百姓 was originally referring to the noble ...
Actually 金 and 柑 are both pronounced gam1 in Cantonese, according to Rita Mei-Wah Choy’s ‘Read and Write Chinese’.
While it may be better to refer to Shantou as Chaozhou (潮州), I think CA55CE37 is onto something here. Indeed, in chaozhouhua 大橘/桔 (orange) and 大吉 (great luck) are apparently near homophones. A Thai source I have mentions this as well and ...
The meaning of "哩勒公蝦毀" (li lei gong xia hui) is "What are you talking about?". And "蛤？！" means "What?".
In one orthography of Taiwanese, the phrase "哩勒公蝦毀" could be written as "汝咧講啥貨" (ru lie jiang sha huo), which literally means "What things are you talking about?" Its Roman transcription would be "lí leh kóng siáⁿ-hòe" (in POJ style).
Since most ...
乾 and 幹 are both the traditional Chinese characters and can translated to a same simplified Chinese character 干.
幹掉了 is a slang means to kill or get rid of it.
乾掉了 just means something is vaporised or dehydrate.
I think is a slang in Taiwan
乾掉了 mean something is turning into boring(usually use after someone say a not funny joke) or the situation that people don't know what to say or react to it
You just meet someone new to you
after greeting, you don't know what to say to him, and so does he
this embarrassed situation can be said "乾掉了"
you are ...
As you had said, 所 is not redundant. But to me, "有帮助" and "有所帮助" doesn't have that much differences, especially when you are in an oral conversation with Chinese people.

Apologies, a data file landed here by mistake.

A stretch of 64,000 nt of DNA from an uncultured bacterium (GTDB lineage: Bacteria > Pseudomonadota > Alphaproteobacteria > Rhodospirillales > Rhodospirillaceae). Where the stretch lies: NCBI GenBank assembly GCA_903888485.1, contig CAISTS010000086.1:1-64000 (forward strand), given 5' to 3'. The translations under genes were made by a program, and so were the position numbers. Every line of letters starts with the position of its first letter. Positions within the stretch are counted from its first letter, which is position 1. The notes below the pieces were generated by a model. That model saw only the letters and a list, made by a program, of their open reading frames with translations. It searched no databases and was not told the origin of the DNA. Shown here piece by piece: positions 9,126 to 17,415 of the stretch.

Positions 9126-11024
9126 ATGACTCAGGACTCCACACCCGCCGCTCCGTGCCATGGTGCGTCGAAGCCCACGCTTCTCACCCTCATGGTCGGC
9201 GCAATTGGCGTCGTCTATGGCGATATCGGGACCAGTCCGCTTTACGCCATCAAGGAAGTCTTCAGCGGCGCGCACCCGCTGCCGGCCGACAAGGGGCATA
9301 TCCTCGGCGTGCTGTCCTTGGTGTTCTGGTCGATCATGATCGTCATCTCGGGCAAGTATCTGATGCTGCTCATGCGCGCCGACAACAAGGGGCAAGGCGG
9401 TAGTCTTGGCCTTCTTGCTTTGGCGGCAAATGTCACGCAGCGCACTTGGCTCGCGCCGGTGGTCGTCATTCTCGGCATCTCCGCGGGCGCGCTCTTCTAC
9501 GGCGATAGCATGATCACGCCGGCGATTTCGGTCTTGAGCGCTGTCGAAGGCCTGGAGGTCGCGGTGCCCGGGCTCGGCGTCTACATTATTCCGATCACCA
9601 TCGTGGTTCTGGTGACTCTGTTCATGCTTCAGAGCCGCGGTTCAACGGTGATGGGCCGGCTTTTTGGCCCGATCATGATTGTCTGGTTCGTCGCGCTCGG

As for your explanation for "有所謂", the translation for "这件案子有所谓" is "This case matters." You are correct. But I don't think that it has the meaning of "has something that it says". Yes, "謂 =...
There is no exact equivalent of the English "oops" in Chinese.
This is mostly because "oops" is a special English word, with an uncertain etymology but one theory is that it derives from "upsy-daisy". It is special because it is only used to express a mistake; I think you'll find that many other languages also don't have an exact equivalent of "oops".
Yes, it's still used and a common phrase, which is used to express that an event or object does not contain something new/creative (a bit more than just rehash a dead conversation).
You can search using the keyword "炒冷饭 没有新意" to find the use of this phrase.